Huge crowds marched yesterday against a number of social concerns gripping the country: health care, corporate greed, unemployment. Solidarity demonstrations linked to the Occupy Wall Street movement took to the streets from New York to San Francisco. In Boston, protesters were supported by a different kind of observance. Reporter Ari Daniel Shapiro was there Friday night and has this report.
ARI DANIEL SHAPIRO, BYLINE: So, we're downtown Boston. It's raining. And Dewey Square - this is the site of Occupy Boston.
Last year's U.S. troops surge in southern Afghanistan was aimed at ousting the Taliban from much of its home turf. So what does Kandahar province look like today? NPR's Quil Lawrence spent a week in the region and shares his impressions with host Audie Cornish.
Roland Fryer studies economic disparities and race in America as an economics professor at Harvard University. Fryer is the recent winner of the MacArthur genius fellowship and he joins us from Concord, Massachusetts.
Roland, welcome to the program.
PROFESSOR ROLAND FRYER: Oh, thanks for having me.
CORNISH: How deep are the disparities between whites and other groups - blacks and Hispanics - when it comes to jobs and when it comes to wealth?
The release of more than 1000 Palestinian prisoners in exchange for kidnapped Israeli soldier Gilad Shalit is being trumpeted as a major victory by the Islamist Hamas faction that has held Shalit for five years. The boost for Hamas has sidelined the Palestinian Authority and President Mahmoud Abbas, who was just recently feted for his efforts to win Palestinian statehood recognition from the UN. The political shift leaves Palestinian supporters of a two-state solution feeling isolated. NPR's Peter Kenyon reports.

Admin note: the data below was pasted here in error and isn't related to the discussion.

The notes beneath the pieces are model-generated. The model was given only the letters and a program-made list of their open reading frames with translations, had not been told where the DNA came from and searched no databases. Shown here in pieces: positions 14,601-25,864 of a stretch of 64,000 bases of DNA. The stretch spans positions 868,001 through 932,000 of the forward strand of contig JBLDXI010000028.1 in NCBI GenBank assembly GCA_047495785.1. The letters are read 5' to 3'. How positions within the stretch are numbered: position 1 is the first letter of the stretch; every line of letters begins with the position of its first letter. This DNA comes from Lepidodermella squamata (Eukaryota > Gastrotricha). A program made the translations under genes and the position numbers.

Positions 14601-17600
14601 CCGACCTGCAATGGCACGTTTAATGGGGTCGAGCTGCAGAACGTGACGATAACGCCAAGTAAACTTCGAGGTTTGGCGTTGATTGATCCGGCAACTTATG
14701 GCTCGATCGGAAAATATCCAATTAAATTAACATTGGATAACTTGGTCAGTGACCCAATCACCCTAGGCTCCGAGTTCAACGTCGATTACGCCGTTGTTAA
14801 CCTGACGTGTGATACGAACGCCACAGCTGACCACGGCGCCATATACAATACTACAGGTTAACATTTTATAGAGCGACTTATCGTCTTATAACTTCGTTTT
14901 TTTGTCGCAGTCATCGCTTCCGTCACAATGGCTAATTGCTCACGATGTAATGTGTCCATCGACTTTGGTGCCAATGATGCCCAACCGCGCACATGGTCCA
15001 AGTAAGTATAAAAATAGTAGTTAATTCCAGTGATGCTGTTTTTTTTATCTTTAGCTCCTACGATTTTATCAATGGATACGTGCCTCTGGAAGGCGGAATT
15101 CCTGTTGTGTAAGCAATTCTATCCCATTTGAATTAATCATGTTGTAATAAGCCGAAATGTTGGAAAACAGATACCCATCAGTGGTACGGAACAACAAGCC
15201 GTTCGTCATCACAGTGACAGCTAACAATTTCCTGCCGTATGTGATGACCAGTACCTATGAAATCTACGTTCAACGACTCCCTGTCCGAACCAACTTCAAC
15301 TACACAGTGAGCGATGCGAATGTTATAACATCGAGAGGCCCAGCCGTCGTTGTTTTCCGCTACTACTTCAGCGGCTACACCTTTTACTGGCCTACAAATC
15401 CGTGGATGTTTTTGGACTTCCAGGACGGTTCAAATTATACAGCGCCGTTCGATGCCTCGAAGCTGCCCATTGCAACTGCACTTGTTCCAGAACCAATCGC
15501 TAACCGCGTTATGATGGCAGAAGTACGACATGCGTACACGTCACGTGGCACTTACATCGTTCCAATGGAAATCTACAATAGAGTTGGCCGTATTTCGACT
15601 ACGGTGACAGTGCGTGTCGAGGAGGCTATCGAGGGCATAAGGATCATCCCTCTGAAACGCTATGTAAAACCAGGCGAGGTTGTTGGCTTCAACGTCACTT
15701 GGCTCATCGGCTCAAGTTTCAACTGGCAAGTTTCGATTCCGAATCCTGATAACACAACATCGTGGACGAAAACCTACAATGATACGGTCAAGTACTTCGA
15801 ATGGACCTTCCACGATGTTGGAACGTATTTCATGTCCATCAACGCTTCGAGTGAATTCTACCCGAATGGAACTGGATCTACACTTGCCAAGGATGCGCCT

Speculators in the agricultural commodities markets are forcing grocery prices to rise too quickly and erratically, according to some top economists marking World Food Day on Sunday.
"Excessive financial speculation is contributing to increasing volatility and record food prices, exacerbating global hunger and poverty," wrote 461 economists, from more than 40 countries, in an open letter.
From the outset of the Syrian uprising last spring, Syria's president, Bashar Assad, offered promises of reform. Activists, meanwhile, documented abuses by his security forces, including video footage of shootings against unarmed protesters.
Now, the Assad government appears to be relying exclusively on brutal repression, giving free reign to the security services to crush the revolt, according to analysts inside and outside the country.
New campaign finance reports offer the first detailed look at the haves and the have-nots among the Republican presidential candidates, with just over a year left in the race for the White House.
In the reports released Saturday, two of the top Republican contenders, former Massachusetts Gov. Mitt Romney and Texas Gov. Rick Perry, brought in more than $30 million combined. Meanwhile, businessman Herman Cain, who surged into the top tier of candidates in recent polls, raised significantly less.
The traditional ice bath isn't so cool anymore. These days, professional athletes are opting for a treatment that sounds more like sci-fi torture: whole-body cryotherapy.
Here's how it works: You stand in a cylindrical chamber for about two and a half minutes. Hyper-cold air is released all around your body, bringing the temperature down to as low as 300 degrees below zero.